Union’s Pay it 1964WARD campaign is underway to make a difference in the lives of our students. At UI&U, 100 percent of funds designated to scholarships goes directly to the student. Throughout 2020, we will feature a number of Union scholarship recipients. Learn how that support fulfilled their educational dreams and helped them become a force for positive change in their communities and the world at large.
Union psychology major Keara Vogt Wrightsman knows what it is to hit rock bottom.
“I was homeless for 10 years before I entered a treatment facility in 2014. I lived in abandoned buildings and on park benches. I lived on the street, addicted to opiates, like 23 million other Americans.”
She has come a long way. Now a student in Union’s Bachelor of Arts program, she works fulltime at Talbert House — a nonprofit that helps men, women, and children throughout Southwest Ohio overcome adversity to become healthy and productive citizens. She works with homeless veterans to find housing and employment, and assists them with Social Security claims. She also volunteers for the Affordable Housing Advocates, the Homeless Clearinghouse, and the Veterans Work Group. In 2018, she was named the Talbert House Employee of the Year for her outstanding work placing homeless veterans into housing and assisting them with employment and expedited Social Security claims.
“I am pursuing a bachelor’s in psychology in order to help treat and assess those who have been where I have and the understanding and knowledge to also help those who have been where I haven’t,” said Wrightsman. “My career goal is to be a clinical case manager and move on to my master’s degree. I hope my story is an example to others who are struggling.”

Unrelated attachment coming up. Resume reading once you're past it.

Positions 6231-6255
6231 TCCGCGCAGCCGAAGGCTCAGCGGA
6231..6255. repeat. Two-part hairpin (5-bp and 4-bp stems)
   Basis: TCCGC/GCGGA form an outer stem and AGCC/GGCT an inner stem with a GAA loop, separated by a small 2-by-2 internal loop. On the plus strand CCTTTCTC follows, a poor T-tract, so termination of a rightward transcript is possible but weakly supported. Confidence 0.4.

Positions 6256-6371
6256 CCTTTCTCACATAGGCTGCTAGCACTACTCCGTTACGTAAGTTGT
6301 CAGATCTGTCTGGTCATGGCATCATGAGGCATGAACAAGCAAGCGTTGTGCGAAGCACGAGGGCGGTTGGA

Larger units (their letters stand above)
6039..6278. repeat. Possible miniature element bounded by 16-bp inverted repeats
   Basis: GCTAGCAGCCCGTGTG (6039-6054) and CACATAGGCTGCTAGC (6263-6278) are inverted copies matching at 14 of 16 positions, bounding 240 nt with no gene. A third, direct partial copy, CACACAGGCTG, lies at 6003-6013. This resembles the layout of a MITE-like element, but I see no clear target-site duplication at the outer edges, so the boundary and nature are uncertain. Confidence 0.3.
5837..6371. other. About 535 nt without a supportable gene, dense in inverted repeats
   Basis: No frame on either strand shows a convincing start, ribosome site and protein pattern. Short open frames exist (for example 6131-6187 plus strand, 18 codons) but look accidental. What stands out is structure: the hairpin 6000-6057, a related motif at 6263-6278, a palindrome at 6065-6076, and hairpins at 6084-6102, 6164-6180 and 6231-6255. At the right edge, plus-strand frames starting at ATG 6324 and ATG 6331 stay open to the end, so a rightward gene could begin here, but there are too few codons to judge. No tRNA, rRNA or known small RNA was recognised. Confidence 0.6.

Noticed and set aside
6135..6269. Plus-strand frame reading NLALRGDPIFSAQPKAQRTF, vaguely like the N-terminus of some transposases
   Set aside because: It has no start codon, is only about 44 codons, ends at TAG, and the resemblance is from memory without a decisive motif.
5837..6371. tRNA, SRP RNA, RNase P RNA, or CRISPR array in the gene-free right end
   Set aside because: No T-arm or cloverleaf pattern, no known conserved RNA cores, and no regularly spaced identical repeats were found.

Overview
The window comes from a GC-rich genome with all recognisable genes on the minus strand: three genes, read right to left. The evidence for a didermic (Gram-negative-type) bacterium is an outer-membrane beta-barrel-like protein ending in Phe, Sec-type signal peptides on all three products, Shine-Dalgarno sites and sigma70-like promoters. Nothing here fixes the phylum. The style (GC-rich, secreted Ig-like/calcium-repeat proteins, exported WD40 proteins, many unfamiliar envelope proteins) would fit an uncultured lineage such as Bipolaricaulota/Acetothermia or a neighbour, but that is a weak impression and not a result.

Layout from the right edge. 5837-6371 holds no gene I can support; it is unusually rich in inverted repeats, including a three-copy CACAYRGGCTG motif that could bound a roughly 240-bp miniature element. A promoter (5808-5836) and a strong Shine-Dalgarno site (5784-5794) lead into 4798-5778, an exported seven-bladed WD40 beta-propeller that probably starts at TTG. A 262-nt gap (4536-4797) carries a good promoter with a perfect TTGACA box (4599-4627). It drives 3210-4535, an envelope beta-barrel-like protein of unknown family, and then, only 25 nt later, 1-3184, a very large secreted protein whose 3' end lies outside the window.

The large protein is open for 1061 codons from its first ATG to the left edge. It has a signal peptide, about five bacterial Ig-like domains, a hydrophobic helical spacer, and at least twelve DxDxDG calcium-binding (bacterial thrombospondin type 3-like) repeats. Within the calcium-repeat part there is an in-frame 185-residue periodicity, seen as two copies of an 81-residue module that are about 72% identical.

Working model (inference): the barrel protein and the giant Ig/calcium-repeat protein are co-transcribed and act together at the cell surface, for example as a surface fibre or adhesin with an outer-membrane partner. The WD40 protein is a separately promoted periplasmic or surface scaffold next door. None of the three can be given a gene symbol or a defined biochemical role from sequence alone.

Her determination to change her outcome was recognized with another award, the Jimmy Render Award from the Cincinnati Homeless Coalition, given to homeless or formerly homeless individuals who have defied the odds and subsequently committed themselves to addressing the needs of people experiencing homelessness.
“Because of my homeless-related background, no one would hire me. Finally, Talbert House took a chance on me. My passion is to help people; especially those without a home or who are afflicted with addiction. In order to do that on all levels and to the fullest, I need to have a degree and higher education. A lot of change comes from the work groups and systematic change is needed for permanent change,” said Wrightsman.
Recently, her job paved the way for her to buy a home for her family. Keara achieved her first goal: to recover. Her second goal is to further her education to become a clinical case manager. She says, “I hope my story is an example to others who are struggling. My passion is to learn all I can, and also be involved in my community, building strategic plans to change the course of thousands of lives, just like mine.”
Union took a chance on her too by offering her a scholarship.
“This is my second time at Union. I had started in 2013 and I had to drop out. I needed a university that respects my work and life schedule. Union does that for me.”
Keara’s advice for students is to stay focused. “Don’t give up and reach out when you need help. Never give up!”
UI&U doesn’t give up on students either. Your support will fulfill students’ educational dreams and helped them become a force for positive change in their communities and the world at large.
Please donate today to the Changing the Faces of Education – Pay it 1964WARD campaign.